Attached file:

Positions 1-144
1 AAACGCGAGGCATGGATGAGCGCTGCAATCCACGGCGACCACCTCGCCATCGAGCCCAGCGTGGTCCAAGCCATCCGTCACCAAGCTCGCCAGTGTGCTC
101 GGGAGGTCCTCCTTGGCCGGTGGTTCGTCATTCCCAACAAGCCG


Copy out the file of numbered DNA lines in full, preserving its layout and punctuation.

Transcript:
Positions 1-144
1 AAACGCGAGGCATGGATGAGCGCTGCAATCCACGGCGACCACCTCGCCATCGAGCCCAGCGTGGTCCAAGCCATCCGTCACCAAGCTCGCCAGTGTGCTC
101 GGGAGGTCCTCCTTGGCCGGTGGTTCGTCATTCCCAACAAGCCG